Too often, many of the stories discussed during Black History Month are tragic. One does not have to look too hard to uncover the many times in US history that humanity was not extended to those from the African diaspora. On top of that, many stories of Black excellence are undercut by tragic ends of our heroes, be it from the assassinations of Martin Luther King Jr, Malcolm X, and Fred Hampton, to those whose lives ended too short from institutional racism and systematic oppression manifesting in poor health outcomes: Madam CJ Walker, the first female self-made millionaire died at 51 from kidney failure and hypertension; Octavia Butler, Afrofuturism author who challenged gender stereotypes in American fiction, white privilege in their narrative, and racism in her profession died at 58 from a stroke; and Fannie Lou Hamer who was extorted, threatened, harassed, shot at and assaulted while fighting for her right to vote passed away at 59 from hypertension and breast cancer.
A feature from Black history that often gets overlooked is Black Joy. Cal State Fullerton African American studies professor Mei-Ling Malone explains: “Black joy is an act of resistance. The whole idea of oppression is to keep people down. So, when people continue to shine and live fully, it is resistance in the context of our white supremacist world.” Celebrating Black Joy does not erase the trauma from living in a white supremacist society. It’s a declaration that our history does not start with the enslavement of the continent of Africa. We are not merely the trauma we and our foremothers and fathers have experienced. Black Joy expresses the fullness of our humanity.
The Unapologetically Black Affinity group wanted to share our thoughts on what Black Joy means to us.
“Black joy means taking pride of the struggles that my ancestors endured so that I can have access to resources that society tried to keep me from. Black lives are not seen as an equal contributor to the advancement of the United States, but many black people are creating positions and, in some cases, being placed in positions where they are able to change policies and procedures that include not only people that look like them, but also people who don’t because we understand what it feels like to be disadvantaged. I am proud of that. That brings me joy. Highlighting the advancements of other black people to me is important because it breathes life into not only other black people, but also the next generation of young talented black youth.”Angel Berry (Youth Advocate Supervisor)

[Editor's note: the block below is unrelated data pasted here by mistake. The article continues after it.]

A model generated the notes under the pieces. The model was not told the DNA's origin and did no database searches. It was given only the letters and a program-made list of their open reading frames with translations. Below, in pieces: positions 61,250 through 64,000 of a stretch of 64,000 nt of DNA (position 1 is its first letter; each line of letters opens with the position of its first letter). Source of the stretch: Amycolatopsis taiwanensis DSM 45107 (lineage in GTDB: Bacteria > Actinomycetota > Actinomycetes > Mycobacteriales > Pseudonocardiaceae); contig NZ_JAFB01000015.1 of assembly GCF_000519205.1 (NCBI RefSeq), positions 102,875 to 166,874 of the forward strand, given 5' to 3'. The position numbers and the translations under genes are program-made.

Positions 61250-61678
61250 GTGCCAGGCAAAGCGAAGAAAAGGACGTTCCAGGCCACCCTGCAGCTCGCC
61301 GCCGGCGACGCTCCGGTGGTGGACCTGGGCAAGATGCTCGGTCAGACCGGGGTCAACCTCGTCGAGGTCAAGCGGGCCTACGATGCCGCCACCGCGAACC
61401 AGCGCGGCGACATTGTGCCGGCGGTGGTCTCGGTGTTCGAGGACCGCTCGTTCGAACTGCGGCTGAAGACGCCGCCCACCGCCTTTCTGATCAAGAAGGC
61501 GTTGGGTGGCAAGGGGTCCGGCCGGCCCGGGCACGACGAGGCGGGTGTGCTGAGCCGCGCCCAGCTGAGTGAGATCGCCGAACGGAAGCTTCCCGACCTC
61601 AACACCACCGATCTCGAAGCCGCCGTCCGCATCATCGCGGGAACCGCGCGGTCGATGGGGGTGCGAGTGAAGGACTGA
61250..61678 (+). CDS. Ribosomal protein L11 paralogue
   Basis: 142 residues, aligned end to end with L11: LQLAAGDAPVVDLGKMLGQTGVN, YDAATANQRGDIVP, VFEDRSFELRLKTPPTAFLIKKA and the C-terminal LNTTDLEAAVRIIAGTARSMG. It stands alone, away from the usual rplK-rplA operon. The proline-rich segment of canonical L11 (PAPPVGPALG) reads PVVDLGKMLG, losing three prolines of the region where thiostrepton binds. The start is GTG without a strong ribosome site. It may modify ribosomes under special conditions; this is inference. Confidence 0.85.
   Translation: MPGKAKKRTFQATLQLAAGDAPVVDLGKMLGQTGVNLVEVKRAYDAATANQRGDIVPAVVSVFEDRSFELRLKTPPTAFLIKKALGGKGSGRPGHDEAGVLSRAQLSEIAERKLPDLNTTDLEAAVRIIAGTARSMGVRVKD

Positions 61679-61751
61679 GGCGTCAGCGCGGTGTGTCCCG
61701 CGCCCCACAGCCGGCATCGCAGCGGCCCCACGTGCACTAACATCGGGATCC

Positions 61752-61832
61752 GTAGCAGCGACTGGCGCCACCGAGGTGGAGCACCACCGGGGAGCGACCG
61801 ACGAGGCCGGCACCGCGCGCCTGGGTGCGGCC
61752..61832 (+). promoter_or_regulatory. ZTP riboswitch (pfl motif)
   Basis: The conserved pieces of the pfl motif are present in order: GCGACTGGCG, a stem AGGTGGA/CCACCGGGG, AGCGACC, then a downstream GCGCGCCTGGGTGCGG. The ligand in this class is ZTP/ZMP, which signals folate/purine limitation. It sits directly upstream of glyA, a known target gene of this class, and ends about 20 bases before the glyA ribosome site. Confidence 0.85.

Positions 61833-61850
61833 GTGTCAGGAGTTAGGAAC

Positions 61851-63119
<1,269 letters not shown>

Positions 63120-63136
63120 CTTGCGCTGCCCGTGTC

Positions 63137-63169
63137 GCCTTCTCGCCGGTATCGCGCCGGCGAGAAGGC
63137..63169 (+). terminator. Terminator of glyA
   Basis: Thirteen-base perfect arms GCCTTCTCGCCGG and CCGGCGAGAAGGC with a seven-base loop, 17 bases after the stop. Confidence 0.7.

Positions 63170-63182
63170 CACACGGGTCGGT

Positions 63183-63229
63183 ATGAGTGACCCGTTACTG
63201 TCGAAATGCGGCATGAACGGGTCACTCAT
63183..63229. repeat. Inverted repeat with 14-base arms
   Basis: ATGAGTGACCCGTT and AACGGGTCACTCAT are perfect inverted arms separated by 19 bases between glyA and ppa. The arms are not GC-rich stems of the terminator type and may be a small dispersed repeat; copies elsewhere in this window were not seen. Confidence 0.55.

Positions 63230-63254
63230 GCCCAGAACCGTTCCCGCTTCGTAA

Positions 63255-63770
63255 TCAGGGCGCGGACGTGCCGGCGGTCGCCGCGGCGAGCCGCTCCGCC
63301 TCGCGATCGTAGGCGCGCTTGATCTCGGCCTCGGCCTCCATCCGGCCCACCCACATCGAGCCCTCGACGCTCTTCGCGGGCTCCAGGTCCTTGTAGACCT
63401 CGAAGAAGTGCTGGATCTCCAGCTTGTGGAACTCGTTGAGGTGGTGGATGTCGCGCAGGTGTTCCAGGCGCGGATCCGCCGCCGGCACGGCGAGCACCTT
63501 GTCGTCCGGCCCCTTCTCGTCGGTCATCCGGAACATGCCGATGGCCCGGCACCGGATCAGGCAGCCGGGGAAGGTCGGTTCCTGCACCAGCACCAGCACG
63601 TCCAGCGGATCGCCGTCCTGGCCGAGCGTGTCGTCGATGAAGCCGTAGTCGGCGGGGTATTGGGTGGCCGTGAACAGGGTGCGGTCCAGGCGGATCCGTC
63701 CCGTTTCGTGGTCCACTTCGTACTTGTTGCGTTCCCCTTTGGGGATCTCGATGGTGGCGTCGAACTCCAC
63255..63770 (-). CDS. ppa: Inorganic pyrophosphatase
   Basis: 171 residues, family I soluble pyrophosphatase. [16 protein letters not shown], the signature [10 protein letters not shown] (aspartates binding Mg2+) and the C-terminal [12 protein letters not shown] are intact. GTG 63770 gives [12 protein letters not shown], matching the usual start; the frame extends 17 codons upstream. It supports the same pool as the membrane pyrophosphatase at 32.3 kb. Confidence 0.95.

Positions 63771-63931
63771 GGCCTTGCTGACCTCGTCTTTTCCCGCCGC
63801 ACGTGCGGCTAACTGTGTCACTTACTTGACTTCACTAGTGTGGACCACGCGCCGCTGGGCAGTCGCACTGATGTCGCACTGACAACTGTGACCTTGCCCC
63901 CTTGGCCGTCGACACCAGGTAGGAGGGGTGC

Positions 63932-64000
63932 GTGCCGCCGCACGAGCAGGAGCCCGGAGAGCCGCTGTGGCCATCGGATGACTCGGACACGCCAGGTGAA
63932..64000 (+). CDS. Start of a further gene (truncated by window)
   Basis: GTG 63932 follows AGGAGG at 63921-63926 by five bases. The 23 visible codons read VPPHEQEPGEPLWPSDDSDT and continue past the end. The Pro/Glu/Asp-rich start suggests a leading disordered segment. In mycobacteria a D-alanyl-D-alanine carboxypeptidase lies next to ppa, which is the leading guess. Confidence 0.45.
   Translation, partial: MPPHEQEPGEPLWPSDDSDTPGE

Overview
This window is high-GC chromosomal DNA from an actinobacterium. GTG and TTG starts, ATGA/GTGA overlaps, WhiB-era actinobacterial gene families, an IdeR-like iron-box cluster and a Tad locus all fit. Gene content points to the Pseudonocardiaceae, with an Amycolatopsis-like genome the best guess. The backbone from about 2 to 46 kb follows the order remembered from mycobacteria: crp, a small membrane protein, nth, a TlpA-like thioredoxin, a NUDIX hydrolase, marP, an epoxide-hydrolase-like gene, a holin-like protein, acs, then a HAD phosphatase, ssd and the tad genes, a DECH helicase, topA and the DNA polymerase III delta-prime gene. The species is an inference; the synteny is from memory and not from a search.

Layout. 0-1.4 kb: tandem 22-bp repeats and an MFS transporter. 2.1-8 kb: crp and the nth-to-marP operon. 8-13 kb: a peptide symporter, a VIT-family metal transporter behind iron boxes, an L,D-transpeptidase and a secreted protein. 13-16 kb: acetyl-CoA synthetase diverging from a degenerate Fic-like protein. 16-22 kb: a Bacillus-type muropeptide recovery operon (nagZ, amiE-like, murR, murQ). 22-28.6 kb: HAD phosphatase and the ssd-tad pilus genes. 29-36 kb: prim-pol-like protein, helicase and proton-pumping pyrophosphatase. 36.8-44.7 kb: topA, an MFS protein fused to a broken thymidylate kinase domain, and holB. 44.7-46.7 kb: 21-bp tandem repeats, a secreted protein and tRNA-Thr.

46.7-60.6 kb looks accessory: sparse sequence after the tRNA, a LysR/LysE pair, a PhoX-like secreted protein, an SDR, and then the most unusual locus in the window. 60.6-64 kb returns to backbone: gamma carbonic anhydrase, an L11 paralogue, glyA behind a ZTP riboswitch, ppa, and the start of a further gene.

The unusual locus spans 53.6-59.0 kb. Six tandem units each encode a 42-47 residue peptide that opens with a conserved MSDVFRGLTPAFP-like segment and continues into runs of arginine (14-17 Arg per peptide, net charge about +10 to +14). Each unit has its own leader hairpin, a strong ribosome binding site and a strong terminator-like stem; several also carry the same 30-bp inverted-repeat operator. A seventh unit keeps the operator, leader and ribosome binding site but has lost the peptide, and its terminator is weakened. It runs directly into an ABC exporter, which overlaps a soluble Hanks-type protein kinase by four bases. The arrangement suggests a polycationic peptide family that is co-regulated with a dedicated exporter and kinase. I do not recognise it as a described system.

“Black joy to me is having the freedom without judgment to pursue joy in any space.”Dansa Jatari (Health Specialist)
“Black joy is celebrating our people and our culture without limits or labels. Black joy is bringing our full and whole selves to the world without worry that the world will purposefully misunderstand or misrepresent us. Black joy is your grandmother’s sweet potato recipe, scribbled in cursive on paper yellowed from time; it’s code-switching with your sisters depending on the topic, moving delicately between dialects; it’s gospel music and rock ‘n’ roll and seraphs singing, even if it’s just you alone in the room.”Jazmine Chilo (Community Health Case Manager)
“Being the recipient of so many side-eyes as a result of my loud laugh, Black joy is finding those moments of joy, love, and acceptance and living them out to the fullest, no matter who thinks you should keep it down.”Natalia Pierson (Community Health Supervisor)
“Black joy is our music, our beauty, our hair, and our culture.”Shena Brim (Economic Empowerment Coach)
“Black joy is seen and felt in the togetherness that most have come to recognize as part of our community. I think that we are all drawn to this togetherness, and it makes us happy because we can feel our own inner music or vibrations from the earth magnified within our groups of family and friends, whether we know it or not. It is an unconscious feeling and sound that we all inherit. This is what instills our love of music, sound, and nature.“Syretta Warren (Center-Based Early Childhood Education Manager – High Point)
“Black Joy is listening to the sweet free words of Amanda Gorman, or the rhythmic vibes of Robert Glasper, the moves of Chris Brown, the bravery of Nipsey Hustle, and the joyful expression of black stories told by great storytellers like Issa Rae, Ryan Coogler, and Shaka King. Like Issa Rae said, ‘I’m rooting for everybody black.” – Reca WashingtonReca Washington (Lead Housing Advocate)
This Black History Month, I encourage you to find the moments of joy within the stories shared to honor the resilience of our foremothers and fathers. May we notice and celebrate all of the moments of joy in our own lives as we continue our journey through this pandemic. May your joy be an act of resistance.
By Natalia Pierson and members of the Unapologetically Black Affinity group